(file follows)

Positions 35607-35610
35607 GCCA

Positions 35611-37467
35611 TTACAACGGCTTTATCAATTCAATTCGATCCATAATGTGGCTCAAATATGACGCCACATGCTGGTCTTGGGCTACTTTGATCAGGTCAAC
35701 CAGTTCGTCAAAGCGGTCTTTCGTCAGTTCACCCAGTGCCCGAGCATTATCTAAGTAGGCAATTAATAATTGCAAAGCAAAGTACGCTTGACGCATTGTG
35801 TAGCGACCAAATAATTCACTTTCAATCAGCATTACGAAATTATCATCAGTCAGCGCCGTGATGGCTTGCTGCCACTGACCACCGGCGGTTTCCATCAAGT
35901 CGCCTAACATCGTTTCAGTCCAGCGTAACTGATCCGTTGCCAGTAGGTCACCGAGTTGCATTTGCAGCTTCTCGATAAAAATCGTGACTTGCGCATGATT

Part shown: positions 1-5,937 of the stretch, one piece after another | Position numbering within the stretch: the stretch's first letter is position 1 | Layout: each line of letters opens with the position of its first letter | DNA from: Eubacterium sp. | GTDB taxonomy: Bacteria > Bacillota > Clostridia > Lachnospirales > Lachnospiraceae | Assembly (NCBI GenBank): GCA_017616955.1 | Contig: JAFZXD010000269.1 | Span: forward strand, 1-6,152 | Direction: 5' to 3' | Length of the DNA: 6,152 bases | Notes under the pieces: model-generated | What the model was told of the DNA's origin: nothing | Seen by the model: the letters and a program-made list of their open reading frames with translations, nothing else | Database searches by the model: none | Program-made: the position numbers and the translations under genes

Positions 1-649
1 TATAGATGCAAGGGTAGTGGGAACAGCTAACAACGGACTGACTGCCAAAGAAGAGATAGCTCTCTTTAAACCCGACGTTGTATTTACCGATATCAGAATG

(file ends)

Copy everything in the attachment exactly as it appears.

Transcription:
Positions 35607-35610
35607 GCCA

Positions 35611-37467
35611 TTACAACGGCTTTATCAATTCAATTCGATCCATAATGTGGCTCAAATATGACGCCACATGCTGGTCTTGGGCTACTTTGATCAGGTCAAC
35701 CAGTTCGTCAAAGCGGTCTTTCGTCAGTTCACCCAGTGCCCGAGCATTATCTAAGTAGGCAATTAATAATTGCAAAGCAAAGTACGCTTGACGCATTGTG
35801 TAGCGACCAAATAATTCACTTTCAATCAGCATTACGAAATTATCATCAGTCAGCGCCGTGATGGCTTGCTGCCACTGACCACCGGCGGTTTCCATCAAGT
35901 CGCCTAACATCGTTTCAGTCCAGCGTAACTGATCCGTTGCCAGTAGGTCACCGAGTTGCATTTGCAGCTTCTCGATAAAAATCGTGACTTGCGCATGATT

Part shown: positions 1-5,937 of the stretch, one piece after another | Position numbering within the stretch: the stretch's first letter is position 1 | Layout: each line of letters opens with the position of its first letter | DNA from: Eubacterium sp. | GTDB taxonomy: Bacteria > Bacillota > Clostridia > Lachnospirales > Lachnospiraceae | Assembly (NCBI GenBank): GCA_017616955.1 | Contig: JAFZXD010000269.1 | Span: forward strand, 1-6,152 | Direction: 5' to 3' | Length of the DNA: 6,152 bases | Notes under the pieces: model-generated | What the model was told of the DNA's origin: nothing | Seen by the model: the letters and a program-made list of their open reading frames with translations, nothing else | Database searches by the model: none | Program-made: the position numbers and the translations under genes

Positions 1-649
1 TATAGATGCAAGGGTAGTGGGAACAGCTAACAACGGACTGACTGCCAAAGAAGAGATAGCTCTCTTTAAACCCGACGTTGTATTTACCGATATCAGAATG